After 28 Murders, Atlanta Police Point An Accusing Finger at Wayne Williams

UPDATED 07/06/1981 at 01:00 AM EDT Originally published 07/06/1981 at 01:00 AM EDT

At 2:52 a.m. on May 22, Atlanta police heard a splash in the Chattahoochee River and found 23-year-old Wayne Williams in a car nearby. They questioned him, then trailed him for a month. Later the FBI interrogated him for 12 hours, and he was hounded by reporters. But to all, Williams exhibited the confidence of an innocent man. "Either arrest me or let me get the heck out of here," he told the FBI. He called a press conference to proclaim his innocence, then threatened to charge the reporters on his lawn with trespassing.

Last week Williams was arrested and charged with the murder of 27-year-old Nathaniel Cater, the 28th victim in black Atlanta's skein of murders, and he remains a suspect in a dozen more cases. But there are those who wonder why, if guilty, Williams would have been so cavalier with his pursuers.

He has few friends; no one knows him well. But he is remembered as a "child genius" who had big plans for himself that always failed. His parents, retired teachers Homer and Faye Williams, poured their money into his every enthusiasm. First it was photography. Then, at age 11, Wayne became fascinated with radio and built his own station, which could be heard for a block around and which got him a measure of local fame. But his station and his family went bankrupt in 1976. Wayne went on to Georgia State University, but dropped out after two years. He became a free-lance TV cameraman, "but his photography wasn't any good," one local news producer recalls. Then he called himself a music promoter and spent three years interviewing and auditioning 4,000 of Atlanta's youths to form a singing group that he said would rival the Jackson Five. That, like all his other projects, fizzled.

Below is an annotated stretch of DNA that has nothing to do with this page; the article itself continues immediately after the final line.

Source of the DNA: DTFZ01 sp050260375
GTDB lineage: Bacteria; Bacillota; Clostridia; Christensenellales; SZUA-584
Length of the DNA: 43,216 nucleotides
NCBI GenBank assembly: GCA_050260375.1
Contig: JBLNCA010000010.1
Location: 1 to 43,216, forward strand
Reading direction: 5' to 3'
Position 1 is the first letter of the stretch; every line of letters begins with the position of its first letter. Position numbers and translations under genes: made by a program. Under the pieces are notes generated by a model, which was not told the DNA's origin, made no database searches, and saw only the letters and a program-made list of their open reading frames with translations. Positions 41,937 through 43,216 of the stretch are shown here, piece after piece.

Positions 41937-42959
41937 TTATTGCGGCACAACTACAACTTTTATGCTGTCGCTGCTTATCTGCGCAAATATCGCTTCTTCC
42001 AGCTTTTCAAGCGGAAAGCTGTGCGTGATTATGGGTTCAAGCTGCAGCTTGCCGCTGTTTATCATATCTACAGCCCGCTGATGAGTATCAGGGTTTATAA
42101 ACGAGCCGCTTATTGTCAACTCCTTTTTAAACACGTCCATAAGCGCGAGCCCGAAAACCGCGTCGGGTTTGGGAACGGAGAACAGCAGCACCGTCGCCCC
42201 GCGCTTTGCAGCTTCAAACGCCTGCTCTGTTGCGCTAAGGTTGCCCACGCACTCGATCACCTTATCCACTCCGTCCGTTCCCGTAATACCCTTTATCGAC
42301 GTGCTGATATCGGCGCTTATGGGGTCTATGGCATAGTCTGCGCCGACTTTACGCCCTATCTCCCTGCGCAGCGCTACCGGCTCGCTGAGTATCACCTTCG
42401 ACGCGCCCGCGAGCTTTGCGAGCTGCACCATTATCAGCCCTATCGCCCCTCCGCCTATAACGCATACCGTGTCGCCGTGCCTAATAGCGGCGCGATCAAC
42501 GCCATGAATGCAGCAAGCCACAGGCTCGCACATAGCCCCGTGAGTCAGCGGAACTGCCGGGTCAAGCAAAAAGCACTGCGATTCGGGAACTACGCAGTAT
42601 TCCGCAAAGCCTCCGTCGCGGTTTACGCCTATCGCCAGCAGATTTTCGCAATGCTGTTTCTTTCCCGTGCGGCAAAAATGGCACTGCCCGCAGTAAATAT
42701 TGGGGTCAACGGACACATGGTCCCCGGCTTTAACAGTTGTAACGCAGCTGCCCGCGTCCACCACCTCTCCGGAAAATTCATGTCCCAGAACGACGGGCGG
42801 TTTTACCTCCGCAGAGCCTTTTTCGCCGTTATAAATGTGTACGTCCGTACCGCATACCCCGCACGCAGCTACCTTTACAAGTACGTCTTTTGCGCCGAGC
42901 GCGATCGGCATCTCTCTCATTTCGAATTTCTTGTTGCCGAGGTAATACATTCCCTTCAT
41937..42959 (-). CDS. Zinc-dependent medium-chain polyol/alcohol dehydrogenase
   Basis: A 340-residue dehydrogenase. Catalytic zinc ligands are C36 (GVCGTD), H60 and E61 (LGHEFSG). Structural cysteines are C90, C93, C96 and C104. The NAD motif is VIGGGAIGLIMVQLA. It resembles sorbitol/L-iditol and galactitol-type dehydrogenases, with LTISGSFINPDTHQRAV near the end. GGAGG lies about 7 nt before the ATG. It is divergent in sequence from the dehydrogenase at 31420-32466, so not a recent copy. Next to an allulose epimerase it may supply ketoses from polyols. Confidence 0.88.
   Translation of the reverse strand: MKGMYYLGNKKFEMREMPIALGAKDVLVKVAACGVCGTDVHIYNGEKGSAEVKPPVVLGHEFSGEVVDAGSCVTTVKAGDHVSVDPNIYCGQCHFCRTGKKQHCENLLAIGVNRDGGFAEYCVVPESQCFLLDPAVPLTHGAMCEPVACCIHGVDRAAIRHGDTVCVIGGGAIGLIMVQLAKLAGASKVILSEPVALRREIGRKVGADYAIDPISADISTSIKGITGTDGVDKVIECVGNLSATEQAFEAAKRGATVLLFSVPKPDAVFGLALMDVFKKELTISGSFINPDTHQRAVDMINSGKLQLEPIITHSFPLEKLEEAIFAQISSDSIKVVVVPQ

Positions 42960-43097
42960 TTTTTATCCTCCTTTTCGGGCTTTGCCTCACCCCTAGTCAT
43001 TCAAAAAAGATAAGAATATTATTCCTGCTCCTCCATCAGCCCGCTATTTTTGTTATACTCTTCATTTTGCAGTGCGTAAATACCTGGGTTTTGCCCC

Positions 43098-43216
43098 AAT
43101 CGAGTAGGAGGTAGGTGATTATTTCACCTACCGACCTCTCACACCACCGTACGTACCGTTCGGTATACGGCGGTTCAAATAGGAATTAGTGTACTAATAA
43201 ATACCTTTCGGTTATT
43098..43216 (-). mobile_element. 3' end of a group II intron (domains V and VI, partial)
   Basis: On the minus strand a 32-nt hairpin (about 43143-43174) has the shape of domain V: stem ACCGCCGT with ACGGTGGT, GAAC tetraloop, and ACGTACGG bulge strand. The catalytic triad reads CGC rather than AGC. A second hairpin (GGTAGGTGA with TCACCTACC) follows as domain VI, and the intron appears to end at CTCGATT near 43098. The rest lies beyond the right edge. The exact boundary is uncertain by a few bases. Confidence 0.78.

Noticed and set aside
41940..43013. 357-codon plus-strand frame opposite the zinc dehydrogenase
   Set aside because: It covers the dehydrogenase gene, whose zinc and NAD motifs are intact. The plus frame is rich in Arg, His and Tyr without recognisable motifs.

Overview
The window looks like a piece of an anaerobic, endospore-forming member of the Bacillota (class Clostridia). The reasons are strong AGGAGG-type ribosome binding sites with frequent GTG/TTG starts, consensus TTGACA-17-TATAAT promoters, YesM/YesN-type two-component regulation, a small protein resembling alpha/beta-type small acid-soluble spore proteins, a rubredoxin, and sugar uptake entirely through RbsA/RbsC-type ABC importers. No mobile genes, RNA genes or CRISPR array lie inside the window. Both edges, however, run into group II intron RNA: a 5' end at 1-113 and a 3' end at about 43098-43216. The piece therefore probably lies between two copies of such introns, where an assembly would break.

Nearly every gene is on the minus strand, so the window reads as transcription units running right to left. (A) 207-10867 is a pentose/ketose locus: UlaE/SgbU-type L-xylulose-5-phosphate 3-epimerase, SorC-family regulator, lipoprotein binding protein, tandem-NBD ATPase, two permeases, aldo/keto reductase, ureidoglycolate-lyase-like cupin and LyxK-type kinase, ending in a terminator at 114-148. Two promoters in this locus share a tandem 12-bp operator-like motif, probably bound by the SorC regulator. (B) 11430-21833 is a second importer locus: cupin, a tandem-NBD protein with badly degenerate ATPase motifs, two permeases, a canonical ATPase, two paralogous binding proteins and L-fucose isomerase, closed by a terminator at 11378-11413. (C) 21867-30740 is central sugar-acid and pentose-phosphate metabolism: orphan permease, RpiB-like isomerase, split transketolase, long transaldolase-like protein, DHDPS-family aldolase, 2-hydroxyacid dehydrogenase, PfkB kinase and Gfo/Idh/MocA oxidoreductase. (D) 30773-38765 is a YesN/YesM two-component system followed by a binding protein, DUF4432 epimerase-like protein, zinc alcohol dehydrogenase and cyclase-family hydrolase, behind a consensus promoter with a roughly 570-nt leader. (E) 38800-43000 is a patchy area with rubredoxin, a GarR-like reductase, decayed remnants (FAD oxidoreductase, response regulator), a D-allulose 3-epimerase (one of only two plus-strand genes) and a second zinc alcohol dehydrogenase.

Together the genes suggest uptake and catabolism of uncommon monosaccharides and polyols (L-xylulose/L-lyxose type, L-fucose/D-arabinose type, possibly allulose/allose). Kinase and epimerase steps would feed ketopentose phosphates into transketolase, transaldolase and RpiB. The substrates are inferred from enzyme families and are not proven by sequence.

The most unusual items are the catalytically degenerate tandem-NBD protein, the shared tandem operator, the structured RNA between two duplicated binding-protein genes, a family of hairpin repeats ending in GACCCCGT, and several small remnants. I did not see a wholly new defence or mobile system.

The group was to be named after his own astrological sign, Gemini. "By the nature of the very sign I'm born under," Williams said once, "I'm a strong-minded person. I'm no conformist." Even in the rubble of his multiple defeats, he never lost that sense of himself, and he has not lost it now. "Whether he's guilty of these crimes or not, Wayne has won," as one former business associate put it last week. "He has always wanted attention, and now he's got it."

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